Social Christian Reformist Party
|This article does not cite any references or sources. (January 2014)|
|Social Christian Reformist Party
Partido Reformista Social Cristiano
|President||Federico Antún Batlle|
|Founded||June 21, 1963|
|Political position||Centre-right to Right-wing|
|International affiliation||International Democrat Union,
Centrist Democrat International
|Colours||Red, green, white|
|Chamber of Deputies||
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|Politics of the Dominican Republic
The Social Christian Reformist Party (Spanish: Partido Reformista Social Cristiano, PRSC) is a Christian democratic right-wing political party in the Dominican Republic formed by the union of the Partido Reformista (established in 1963 by Joaquín Balaguer who was, at the time, exiled in New York City) and the Partido Revolucionario Social Cristiano. Some of the PRSC's founders and leaders were originally business leaders and Roman Catholics who opposed the communist, democratic socialist and social democratic tendencies of Juan Bosch and José Francisco Peña Gómez, of the PRD and PLD. However, as is the case with most party politics in the Dominican Republic, the party remains pragmatically populist.
Founders of the original PRSC (former Partido Revolucionario Social Cristiano) were anti-trujillistas, among others: Alfonso Moreno Martinez, Mario Read Vittini, Yuyo D'Alessandro, Caonabo Javier Castillo, all of them returning to the Dominican Rep. from political exile. Years later this political party and the Partido Reformista together became Partido Refomista Social Cristiano.
Populism in the Dominican Republic means that candidates win by impressing poor people with promises and personal charisma. Individuals vote based on the likelihood that their personal position will be improved by the vote. The state is poor but paternalistic, and so limited government resources – in the shape of employment opportunities, public works, funding, and free food – are to a certain extent passed out based on party membership. (See: Politics of the Dominican Republic.)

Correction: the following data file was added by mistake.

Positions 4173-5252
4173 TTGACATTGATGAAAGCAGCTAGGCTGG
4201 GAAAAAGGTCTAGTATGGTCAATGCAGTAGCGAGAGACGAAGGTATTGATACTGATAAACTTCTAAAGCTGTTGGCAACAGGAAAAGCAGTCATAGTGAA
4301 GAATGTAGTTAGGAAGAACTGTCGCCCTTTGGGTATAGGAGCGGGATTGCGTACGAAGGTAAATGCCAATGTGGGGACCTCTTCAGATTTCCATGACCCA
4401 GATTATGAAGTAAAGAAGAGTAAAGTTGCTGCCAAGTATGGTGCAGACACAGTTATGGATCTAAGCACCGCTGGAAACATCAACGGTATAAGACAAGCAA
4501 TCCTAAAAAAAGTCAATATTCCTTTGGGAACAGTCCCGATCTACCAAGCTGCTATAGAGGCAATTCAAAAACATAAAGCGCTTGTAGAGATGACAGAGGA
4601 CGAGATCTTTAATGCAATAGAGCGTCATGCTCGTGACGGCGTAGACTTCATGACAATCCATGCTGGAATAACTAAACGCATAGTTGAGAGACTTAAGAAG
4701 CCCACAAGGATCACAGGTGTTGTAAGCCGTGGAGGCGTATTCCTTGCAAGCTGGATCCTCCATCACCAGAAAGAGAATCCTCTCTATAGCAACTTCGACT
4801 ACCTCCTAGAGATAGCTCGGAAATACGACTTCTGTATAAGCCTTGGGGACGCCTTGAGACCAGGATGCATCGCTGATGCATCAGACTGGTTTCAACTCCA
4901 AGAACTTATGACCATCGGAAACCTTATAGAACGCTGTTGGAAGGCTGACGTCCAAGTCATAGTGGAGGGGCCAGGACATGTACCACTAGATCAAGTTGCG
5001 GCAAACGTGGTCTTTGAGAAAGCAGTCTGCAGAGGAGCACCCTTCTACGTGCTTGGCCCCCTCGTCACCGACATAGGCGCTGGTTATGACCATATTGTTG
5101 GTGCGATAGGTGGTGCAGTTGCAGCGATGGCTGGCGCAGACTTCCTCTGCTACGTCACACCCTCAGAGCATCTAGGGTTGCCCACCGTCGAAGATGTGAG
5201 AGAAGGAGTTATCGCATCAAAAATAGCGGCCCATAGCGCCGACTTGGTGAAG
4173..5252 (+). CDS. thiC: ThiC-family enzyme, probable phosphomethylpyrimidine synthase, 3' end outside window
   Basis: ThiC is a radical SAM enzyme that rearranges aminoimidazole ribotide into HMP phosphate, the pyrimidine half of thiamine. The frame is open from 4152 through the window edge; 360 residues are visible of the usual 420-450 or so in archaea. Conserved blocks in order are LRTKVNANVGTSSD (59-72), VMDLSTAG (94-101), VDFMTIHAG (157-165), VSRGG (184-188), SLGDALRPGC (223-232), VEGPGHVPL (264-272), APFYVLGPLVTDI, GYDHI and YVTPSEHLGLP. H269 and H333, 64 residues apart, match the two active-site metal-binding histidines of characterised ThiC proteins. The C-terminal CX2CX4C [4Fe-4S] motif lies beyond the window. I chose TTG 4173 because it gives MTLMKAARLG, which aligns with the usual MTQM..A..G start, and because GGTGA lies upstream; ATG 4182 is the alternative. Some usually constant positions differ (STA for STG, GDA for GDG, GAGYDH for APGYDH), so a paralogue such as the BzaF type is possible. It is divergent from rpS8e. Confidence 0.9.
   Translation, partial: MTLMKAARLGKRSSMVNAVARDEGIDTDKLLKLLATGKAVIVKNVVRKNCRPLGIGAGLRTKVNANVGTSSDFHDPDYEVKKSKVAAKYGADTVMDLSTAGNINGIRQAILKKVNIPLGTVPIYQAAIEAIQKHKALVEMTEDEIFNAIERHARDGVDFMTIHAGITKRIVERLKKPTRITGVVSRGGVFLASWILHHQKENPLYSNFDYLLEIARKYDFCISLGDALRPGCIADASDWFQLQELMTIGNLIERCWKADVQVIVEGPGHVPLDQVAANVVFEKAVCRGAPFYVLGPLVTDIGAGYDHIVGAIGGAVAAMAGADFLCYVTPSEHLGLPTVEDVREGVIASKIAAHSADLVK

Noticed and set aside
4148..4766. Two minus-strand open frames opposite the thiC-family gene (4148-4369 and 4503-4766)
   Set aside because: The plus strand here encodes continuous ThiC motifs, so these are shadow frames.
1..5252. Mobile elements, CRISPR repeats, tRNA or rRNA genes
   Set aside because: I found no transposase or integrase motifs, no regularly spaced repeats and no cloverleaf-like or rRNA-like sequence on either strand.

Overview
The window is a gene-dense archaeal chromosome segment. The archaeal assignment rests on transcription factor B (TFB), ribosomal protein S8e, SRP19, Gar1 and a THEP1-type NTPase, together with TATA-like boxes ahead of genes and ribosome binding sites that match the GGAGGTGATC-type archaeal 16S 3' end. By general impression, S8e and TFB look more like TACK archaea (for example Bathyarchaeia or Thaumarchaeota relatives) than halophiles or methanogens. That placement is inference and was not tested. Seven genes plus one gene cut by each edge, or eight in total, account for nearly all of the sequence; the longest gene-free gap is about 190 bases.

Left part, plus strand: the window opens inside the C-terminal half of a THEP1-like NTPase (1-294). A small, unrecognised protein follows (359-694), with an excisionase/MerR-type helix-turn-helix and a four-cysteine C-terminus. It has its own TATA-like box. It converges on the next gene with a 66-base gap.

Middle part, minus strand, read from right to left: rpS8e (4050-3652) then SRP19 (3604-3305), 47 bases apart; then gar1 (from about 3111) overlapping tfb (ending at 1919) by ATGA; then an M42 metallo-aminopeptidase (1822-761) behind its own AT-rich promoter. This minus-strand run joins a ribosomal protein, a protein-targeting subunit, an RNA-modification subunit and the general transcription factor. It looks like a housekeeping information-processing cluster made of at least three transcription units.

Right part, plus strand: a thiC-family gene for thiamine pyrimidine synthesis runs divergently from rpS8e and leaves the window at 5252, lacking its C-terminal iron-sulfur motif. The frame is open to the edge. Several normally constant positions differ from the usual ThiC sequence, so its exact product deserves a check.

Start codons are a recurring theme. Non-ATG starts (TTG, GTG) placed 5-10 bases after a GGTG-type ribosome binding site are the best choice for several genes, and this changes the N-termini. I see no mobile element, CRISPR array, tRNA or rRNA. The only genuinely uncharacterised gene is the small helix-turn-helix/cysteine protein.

Another important characteristic of politics in the Dominican Republic is the predominance of strong charismatic leaders in place of ideology. Balaguer assembled a machine that helped decide elections even after he was out of power and infirm. At the legislative elections, 16 May 2002, the party won 24.3% of the popular vote and 36 out of 150 seats in the Chamber of Deputies and 2 out of 31 seats in the Senate. Its candidate at the presidential election of 16 May 2004, Eduardo Estrella, won 8.6% of the vote.
Following Balaguer's death in 2002, the PRSC declined rapidly. Balaguer was the presidential candidate of the PRSC and its predecessor party in every election from 1966 to 2000 except 1996 when Jacinto Peynado was the candidate, and Balaguer was President from 1966 to 1978 and from 1986 to 1996. The PRSC often also had control of Congress. After the mid-2000s the party has been relegated to being a junior partner of the PRD or PLD; currently it is in alliance with the ruling PLD. In the 16 May 2006 legislative elections, the party formed together with its traditional opponent, the Dominican Revolutionary Party, and others the Grand National Alliance, that won only 82 out of 183 deputies and 10 out of 32 senators. The Social Christian Reform Party itself won 23 seats in the chamber of deputies and 4 seats in the senate, taking a distant third place compared to the Dominican Liberation Party, which won the election, and the Dominican Revolutionary Party.
For the Presidential Election of May 2008, the PRSC elected as their Candidate : Dominican Municipal League President (and elected but never serving Senator from Higuey) Amable Aristy Castro. He came in a distant third place with less than 5% of the vote.
For the legislative elections of May 2010, the party formed with the Dominican Liberation Party a partial alliance in almost all provinces and won 4 senators (1 alone and 3 within the alliance) and 8 deputies (3 alone and 5 within the alliance).
For the 2012 elections, the PRSC remained in alliance with the PLD, and for the first time did not run its own presidential candidate.